Blackwell Publishing Journal Backfiles 1879-2005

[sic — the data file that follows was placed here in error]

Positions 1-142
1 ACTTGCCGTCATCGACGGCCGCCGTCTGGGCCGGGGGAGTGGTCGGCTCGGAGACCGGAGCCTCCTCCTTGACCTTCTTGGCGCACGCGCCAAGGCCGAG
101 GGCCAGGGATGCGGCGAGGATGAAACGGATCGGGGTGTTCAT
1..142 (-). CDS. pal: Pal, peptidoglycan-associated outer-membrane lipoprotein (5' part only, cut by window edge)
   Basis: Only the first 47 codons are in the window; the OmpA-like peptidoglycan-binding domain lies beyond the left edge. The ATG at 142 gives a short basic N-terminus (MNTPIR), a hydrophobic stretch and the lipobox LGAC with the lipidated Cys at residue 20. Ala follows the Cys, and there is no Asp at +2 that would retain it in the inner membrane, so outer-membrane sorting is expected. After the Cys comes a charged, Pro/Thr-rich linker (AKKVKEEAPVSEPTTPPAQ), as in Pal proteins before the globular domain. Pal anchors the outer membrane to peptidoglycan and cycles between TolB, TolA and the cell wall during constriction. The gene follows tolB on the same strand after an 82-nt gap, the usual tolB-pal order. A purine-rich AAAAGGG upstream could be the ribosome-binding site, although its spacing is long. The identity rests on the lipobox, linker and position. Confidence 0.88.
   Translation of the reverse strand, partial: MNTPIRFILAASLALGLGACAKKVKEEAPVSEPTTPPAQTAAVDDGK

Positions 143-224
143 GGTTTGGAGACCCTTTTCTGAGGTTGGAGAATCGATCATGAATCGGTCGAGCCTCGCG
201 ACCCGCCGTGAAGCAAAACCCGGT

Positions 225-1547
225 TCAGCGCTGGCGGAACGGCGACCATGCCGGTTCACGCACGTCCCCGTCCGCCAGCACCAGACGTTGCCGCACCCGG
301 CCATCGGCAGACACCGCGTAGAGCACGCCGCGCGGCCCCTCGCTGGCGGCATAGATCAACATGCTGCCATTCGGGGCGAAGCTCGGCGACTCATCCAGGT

Investigations into the biology of the roach, Rutilus rutilus (L.), and Ligula intestinalis (L.) populations at Slapton Ley, Devon were carried out between October 1982 and December 1984, and additional data collected from the lake since 1977 have been re-analysed. The Ligula population exhibited some unusual features: a limited specificity, a persistently low abundance and a scarcity of multiple infections. The population dynamics of the roach were also unusual in that the individual growth rate was one of the fastest in Britain, the survival was very poor and the year classes tended to alternate in strength. Whether the unusual epidemiology of Ligula could be explained by the unusual population dynamics of the roach is investigated.The transmission period of Ligula to the roach was limited to their first few months of life, probably due to a limited period of feeding on copepods by the fry. This narrow transmission window was almost certainly the major factor that has prevented the abundance of Ligula plerocercoids attaining high levels in the fry or of increasing in subsequent years, and has resulted in their abundance being determined entirely by transmission events to the fry. The limited transmission period has also caused the life-cycles of the roach and Ligula populations to become synchronized. At other localities, the abundance of Ligula is typically high, and can have a significant effect on the mortality of the host population, but, with the low abundance at Slapton, Ligula-induced roach mortality was insignificant. The rapid growth of the roach fry was the most likely explanation for the limited period of feeding on copepods, and the large size, short life-span and low abundance of the roach probably also constrained the build-up of the Ligula population in the lake. The random frequency distribution and scarcity of multiple infections was not considered unusual in view of the very low plerocercoid abundance. The very low abundance of Ligula, the separation of the spawning of roach and rudd in time and space, and the scarcity of rudd may account for the absence of infection in this species. It was concluded that the Ligula population in Slapton Ley was being constrained by the atypical population dynamics of the roach, and not vice versa as theory predicts.
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